Putting our fingers to the wind being a national pastime, Harris Interactive has quantified thankfulness for 2011.
In a survey of 2,463 adults conducted last month, only a third of respondents reported having more to be thankful for than they had a few years ago. Forty-five percent said they have about as much to be thankful for, while thankfully, only 18 percent said they have fewer reasons to give thanks.
Five percent weren’t sure.
The survey seems to indicate that, overall, feelings of gratitude in our nation have waned compared with how we felt in the recent past.
On the other hand, according to the respondents, we’re not entirely without reasons to be thankful:
* 85 percent are thankful for the health of their families, and the same percentage are grateful for family relationships.
* 74 percent count technology as a blessing because it helps them stay in touch with family and friends.
* Despite languishing unemployment and underemployment rates, 63 percent are thankful for their economic circumstances and 61 percent are grateful for their work situations.
* More than half of us – 56 percent – are thankful that it’s safe to walk the streets (although Harris may not have asked about walking near a Wal-Mart on Black Friday).
* We’re split on the issue of civility. Thirty-six percent are thankful for the way we treat one another, while 40 percent are not. Nineteen percent aren’t sure about that one.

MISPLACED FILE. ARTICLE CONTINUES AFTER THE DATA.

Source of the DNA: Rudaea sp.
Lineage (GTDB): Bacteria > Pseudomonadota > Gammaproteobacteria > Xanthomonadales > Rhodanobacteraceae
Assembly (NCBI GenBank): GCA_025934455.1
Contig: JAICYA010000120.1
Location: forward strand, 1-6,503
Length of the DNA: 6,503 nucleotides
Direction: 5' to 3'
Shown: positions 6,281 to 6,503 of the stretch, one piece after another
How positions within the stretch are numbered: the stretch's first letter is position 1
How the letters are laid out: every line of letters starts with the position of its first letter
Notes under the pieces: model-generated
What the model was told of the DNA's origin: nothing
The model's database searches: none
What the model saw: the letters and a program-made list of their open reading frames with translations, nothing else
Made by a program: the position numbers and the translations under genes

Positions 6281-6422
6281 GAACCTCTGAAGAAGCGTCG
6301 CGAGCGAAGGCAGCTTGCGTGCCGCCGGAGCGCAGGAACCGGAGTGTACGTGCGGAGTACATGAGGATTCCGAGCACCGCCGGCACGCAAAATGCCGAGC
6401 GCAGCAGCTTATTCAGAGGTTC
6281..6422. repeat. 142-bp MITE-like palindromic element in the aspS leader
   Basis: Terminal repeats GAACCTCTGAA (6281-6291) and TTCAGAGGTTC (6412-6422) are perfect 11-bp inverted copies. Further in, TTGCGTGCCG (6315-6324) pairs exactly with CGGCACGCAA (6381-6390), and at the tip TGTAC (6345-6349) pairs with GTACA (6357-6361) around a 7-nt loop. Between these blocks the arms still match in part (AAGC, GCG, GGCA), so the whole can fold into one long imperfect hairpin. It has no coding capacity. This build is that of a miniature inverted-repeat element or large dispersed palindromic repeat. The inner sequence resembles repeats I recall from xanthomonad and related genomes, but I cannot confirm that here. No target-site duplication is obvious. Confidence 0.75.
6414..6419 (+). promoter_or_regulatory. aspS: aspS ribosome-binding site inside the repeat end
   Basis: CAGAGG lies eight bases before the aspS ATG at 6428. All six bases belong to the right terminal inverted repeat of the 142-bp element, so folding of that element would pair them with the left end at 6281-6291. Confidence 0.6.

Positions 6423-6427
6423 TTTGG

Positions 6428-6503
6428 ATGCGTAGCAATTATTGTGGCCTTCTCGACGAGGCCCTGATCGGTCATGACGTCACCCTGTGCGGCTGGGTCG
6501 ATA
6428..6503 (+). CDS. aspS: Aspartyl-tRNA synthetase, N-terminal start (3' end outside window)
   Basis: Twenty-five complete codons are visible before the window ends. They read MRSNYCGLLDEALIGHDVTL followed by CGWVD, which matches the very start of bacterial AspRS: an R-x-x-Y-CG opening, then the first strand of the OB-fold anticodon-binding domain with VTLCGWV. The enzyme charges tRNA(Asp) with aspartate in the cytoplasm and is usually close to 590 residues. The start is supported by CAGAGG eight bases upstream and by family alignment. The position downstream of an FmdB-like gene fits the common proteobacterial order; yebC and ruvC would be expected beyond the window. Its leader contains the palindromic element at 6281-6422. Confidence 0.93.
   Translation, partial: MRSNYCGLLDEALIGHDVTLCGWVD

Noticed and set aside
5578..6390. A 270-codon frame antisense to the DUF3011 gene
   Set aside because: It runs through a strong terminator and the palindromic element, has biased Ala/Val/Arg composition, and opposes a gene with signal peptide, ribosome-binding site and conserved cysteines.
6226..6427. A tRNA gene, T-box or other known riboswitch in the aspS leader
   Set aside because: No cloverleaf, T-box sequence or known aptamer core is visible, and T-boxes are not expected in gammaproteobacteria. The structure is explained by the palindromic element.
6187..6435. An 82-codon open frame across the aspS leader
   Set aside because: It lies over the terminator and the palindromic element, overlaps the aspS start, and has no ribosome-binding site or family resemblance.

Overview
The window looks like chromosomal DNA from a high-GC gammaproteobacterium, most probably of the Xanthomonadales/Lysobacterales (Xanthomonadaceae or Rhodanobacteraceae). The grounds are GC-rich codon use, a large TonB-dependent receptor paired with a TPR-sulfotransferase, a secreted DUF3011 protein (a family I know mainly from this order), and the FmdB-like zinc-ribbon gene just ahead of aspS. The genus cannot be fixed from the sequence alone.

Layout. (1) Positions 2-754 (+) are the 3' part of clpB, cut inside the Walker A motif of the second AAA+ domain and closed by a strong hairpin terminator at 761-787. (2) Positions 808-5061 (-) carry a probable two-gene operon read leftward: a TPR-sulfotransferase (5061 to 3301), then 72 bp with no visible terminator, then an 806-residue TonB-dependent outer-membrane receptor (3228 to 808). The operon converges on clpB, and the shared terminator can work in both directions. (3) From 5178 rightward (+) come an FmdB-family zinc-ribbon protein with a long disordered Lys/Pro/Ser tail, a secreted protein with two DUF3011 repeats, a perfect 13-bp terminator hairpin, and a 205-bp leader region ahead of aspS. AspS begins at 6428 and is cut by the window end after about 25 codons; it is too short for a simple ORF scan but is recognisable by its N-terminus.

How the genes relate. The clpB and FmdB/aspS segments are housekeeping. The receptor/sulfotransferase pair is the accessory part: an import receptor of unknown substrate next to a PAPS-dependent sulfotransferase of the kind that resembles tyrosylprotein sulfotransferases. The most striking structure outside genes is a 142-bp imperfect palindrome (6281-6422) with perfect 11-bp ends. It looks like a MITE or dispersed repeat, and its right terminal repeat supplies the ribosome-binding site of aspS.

The Harris website offers tables to help visualize the results of the survey, and as pollsters are wont to do, the data are packaged and repackaged according to variables such as gender, educational attainment, region of the country in which respondents live and “generation.”
Not surprisingly, there are gaps in gratitude between “echo boomers” ages 18 to 34, and “matures,” 66 and older. It appears the longer you live, the more you feel thankful for just about everything.
Yet the question, “Do you have more or less for which to be thankful?” suggests an evaluation based on where we are compared with our idea of an optimum life.
Wouldn’t a better question be, “Do you live gratefully?”
Living gratefully suggests it’s possible to be thankful even when the circumstances that typically conjure our gratitude simply aren’t there.
We all know folks who are suffering and sorrowful. Whether because of the loss of a job or a home, or the painful progression of the first round of holidays without loved ones, there is plenty of grief to go around.
Yet the New Testament tells us, “In everything, give thanks.” (1 Thessalonians 5:18)
Everything. Not just in good times or when things turn out OK or when you have a close call but you swerve just enough to avoid a date with disaster.
In everything. In all circumstances, give thanks.
That’s a tall order. We usually fill it with the compassion and care we experience in the aftermath of heartbreak. When life leaves us hurt or harrowed, we always can point to someone or something to remind us that the dawn comes even on our darkest days.
Then again, giving thanks in everything calls us to be thankful for life itself, which invariably is filled with love and laughter, sadness and sacrifice.
We ought not ask ourselves if we have more or less to be thankful for. It’s the same year in, year out, from beginning to end: We’re meant to be thankful for life, marked by every kind of human experience, and devised for gratitude to the One who created us.
In everything – every breath and thought and moment spent in animated existence – we can choose to live gratefully, not for more or less, or better or worse off, but just because life is.